EDINBURGH, SCOTLAND (NYTIMES) - When Ari Eldjarn, one of Iceland's most popular comedians, takes the stage in his native country, it is usually to sold-out crowds.
In spring, he played 15 dates in a 1,000-capacity auditorium in Reykjavik. The total audience for the run was equivalent to more than 10 per cent of that city's population.
Yet, at this year's Edinburgh Festival Fringe, the 40-year-old has found himself in less celebrated surroundings: the fourth room of the Monkey Barrel Comedy Club.
On a recent evening, there were about 50 people in that space for his daily show, Saga Class, with three rows of empty seats at the back. The air-conditioning whirred loudly and the thud of dance music occasionally intruded from another show upstairs.
Eldjarn introduced himself as an Icelandic comedian, getting one of his first laughs of the act. "I love being in Edinburgh," he added, "because there are actually other comedians here."
The Edinburgh Fringe has, for decades, been an event that stand-up comedians flock to, hoping to make it big.
Australian comedienne Hannah Gadsby won the festival's main comedy award in 2017 with Nanette, a show that went on to become a Netflix phenomenon the next year. Previous nominees for that prize include Eddie Izzard, Bo Burnham and James Acaster.
At this year's festival, which runs through Monday (Aug 29), more than 1,300 comedians are performing. Most are little known in Britain and some have to drum up their own audiences by handing out fliers on the street.
Yet, among them are a handful of comedians, like Eldjarn, who are actually big stars in their home countries. Also appearing at this year's festival is Stian Blipp, a Norwegian television star, and Vir Das, an Indian comedian who has 7.7 million Twitter followers and multiple Netflix specials to his name.
In Edinburgh, Das is playing to just more than 100 people a day if his show sells out.
After his recent show, Eldjarn discovered that audience members had left him just over £20 (S$33) in a tip bucket by the door. He then walked across the street to spend the money on burgers for himself and one of his daughters.
"This is definitely like starting over again," Eldjarn said. In Iceland, he can "just go confidently onstage, make stuff up and people will laugh", he added. But in Edinburgh, he said, "you really need a lot of good material".
Blipp was also nervous about performing in Edinburgh. "I feel like a little boy again," he said, "like I'm doing a second debut."
Yet, not all of the international stars at this year's festival were anxious.
Das said being in Edinburgh was "very much a holiday, if I'm honest". He was usually on the road so much, it was a luxury to spend a month in Scotland working on his next special and soaking up experiences that might inform future comedy routines.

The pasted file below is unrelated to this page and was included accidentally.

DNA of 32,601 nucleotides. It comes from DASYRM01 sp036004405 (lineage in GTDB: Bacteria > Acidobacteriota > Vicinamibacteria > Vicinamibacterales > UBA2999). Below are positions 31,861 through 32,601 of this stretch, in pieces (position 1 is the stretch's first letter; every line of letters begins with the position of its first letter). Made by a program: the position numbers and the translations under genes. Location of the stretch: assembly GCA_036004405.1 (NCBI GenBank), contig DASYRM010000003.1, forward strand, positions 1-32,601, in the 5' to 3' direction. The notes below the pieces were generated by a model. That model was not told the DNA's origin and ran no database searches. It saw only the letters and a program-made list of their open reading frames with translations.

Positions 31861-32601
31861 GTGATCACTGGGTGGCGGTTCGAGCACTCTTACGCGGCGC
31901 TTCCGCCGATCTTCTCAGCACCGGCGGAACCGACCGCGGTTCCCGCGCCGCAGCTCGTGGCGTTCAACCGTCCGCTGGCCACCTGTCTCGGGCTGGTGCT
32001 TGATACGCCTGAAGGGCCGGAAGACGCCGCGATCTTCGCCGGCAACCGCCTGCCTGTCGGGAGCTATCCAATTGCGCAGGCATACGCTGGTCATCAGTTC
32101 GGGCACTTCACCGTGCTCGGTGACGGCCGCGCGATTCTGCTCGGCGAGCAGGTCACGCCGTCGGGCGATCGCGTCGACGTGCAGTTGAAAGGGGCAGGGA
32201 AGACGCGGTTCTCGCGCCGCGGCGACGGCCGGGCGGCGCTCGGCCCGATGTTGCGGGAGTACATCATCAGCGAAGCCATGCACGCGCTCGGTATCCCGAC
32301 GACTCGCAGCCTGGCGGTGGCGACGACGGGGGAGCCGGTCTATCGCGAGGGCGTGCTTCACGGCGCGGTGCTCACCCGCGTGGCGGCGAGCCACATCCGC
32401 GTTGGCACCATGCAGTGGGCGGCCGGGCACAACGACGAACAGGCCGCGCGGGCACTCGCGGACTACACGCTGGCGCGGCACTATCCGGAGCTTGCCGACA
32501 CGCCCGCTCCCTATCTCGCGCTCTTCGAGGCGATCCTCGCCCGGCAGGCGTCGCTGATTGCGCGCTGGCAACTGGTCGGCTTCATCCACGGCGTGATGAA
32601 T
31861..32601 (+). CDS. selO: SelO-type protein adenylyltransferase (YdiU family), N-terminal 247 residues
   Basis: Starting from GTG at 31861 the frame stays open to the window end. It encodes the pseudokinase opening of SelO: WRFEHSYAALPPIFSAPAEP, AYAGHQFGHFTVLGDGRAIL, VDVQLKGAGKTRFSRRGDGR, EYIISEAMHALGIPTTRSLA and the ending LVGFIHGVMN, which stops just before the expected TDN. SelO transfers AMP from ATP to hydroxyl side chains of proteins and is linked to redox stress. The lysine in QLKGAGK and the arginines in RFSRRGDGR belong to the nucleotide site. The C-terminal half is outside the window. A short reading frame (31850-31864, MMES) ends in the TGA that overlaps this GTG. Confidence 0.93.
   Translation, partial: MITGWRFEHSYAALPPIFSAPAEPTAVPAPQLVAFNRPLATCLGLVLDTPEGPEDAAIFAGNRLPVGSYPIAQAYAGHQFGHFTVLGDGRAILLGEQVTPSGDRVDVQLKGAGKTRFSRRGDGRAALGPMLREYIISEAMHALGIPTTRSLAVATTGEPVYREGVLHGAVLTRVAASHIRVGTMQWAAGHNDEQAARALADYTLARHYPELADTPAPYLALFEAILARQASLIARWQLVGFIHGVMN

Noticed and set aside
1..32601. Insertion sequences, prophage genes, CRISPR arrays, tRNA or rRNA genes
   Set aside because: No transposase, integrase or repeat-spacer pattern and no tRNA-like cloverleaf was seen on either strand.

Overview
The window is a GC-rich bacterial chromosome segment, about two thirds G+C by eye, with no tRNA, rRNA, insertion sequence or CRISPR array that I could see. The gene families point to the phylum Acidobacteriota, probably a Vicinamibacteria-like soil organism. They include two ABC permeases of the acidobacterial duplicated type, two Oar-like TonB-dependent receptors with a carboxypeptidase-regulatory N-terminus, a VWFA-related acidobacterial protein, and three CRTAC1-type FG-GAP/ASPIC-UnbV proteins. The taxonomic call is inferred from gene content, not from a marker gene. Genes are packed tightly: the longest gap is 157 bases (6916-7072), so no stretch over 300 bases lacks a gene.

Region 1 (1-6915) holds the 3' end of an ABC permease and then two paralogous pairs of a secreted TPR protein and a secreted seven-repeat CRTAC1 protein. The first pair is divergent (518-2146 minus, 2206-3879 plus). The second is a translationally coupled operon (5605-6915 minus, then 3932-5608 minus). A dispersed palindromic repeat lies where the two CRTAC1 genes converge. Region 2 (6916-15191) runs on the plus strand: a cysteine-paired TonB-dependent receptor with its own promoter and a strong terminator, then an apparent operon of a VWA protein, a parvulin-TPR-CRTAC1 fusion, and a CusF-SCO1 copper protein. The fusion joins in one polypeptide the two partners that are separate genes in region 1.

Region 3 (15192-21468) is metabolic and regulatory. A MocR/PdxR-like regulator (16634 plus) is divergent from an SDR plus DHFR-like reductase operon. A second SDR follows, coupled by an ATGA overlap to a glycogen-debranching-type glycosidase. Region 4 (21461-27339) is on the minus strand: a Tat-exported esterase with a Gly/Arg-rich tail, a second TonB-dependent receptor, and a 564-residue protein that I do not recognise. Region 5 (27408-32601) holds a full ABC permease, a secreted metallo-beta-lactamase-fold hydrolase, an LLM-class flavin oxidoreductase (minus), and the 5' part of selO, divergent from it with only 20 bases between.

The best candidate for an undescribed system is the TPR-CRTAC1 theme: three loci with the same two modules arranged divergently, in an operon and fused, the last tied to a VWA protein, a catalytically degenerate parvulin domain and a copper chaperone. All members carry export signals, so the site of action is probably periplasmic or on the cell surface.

The 43-year-old is an old hand at the festival. He first performed in 2011, he said, in a venue "at the back of a pool hall at the back of a video game arcade". For most of that run, he had only three or four audience members a night, he recalled.
Another year, he built an audience with the help of a unique take on handing out fliers. He printed the show details on fake bank notes and dropped them around the city.
This year, Das was not using any gimmicks to promote his hour-long show, Wanted, which was mostly sold out. The show is in a 102-capacity basement venue - a far cry from his last tour dates in Mumbai, where he said he played 10 shows at the 1,109-seater Jamshed Bhabha Theatre over five days.
Wanted is focused on a furore Das caused in India last year, after he posted a monologue online called Two Indias, in which he examined the country's paradoxes and divisions. Das said the monologue, which had been performed at a show in Washington, was a way of showing his love for India and calling for social unity, but some accused him of defaming the nation.
A spokesman for the governing Bharatiya Janata Party filed an official complaint - Das said in his show the police had decided not to take it forward and had dismissed other complaints - and a prominent Bollywood actress accused Das on social media of engaging in "soft terrorism", a comment widely picked up by Indian news media.
In his Edinburgh show, Das said: "I remember thinking, 'This is so insulting to actual terrorists.'"
At a recent show, Das walked into the sweaty basement to booming music, as if he were entering an arena. He drew immediate laughs by remarking on the racial mix of the crowd. "I see Indian people," he said. "I see people sleeping with Indian people. I see random locals who thought Vir Das was a German comedian and are now thinking, 'This isn't what we thought it'd be.'"
When the show ended, he posed for a group photo with audience members outside the venue - a requisite of the star comic the world over.
After a gig in India, Das said, he would typically jump in a car to his hotel like any other celebrity. But here, he simply walked off, carrying a backpack. Barely anyone gave him a second glance.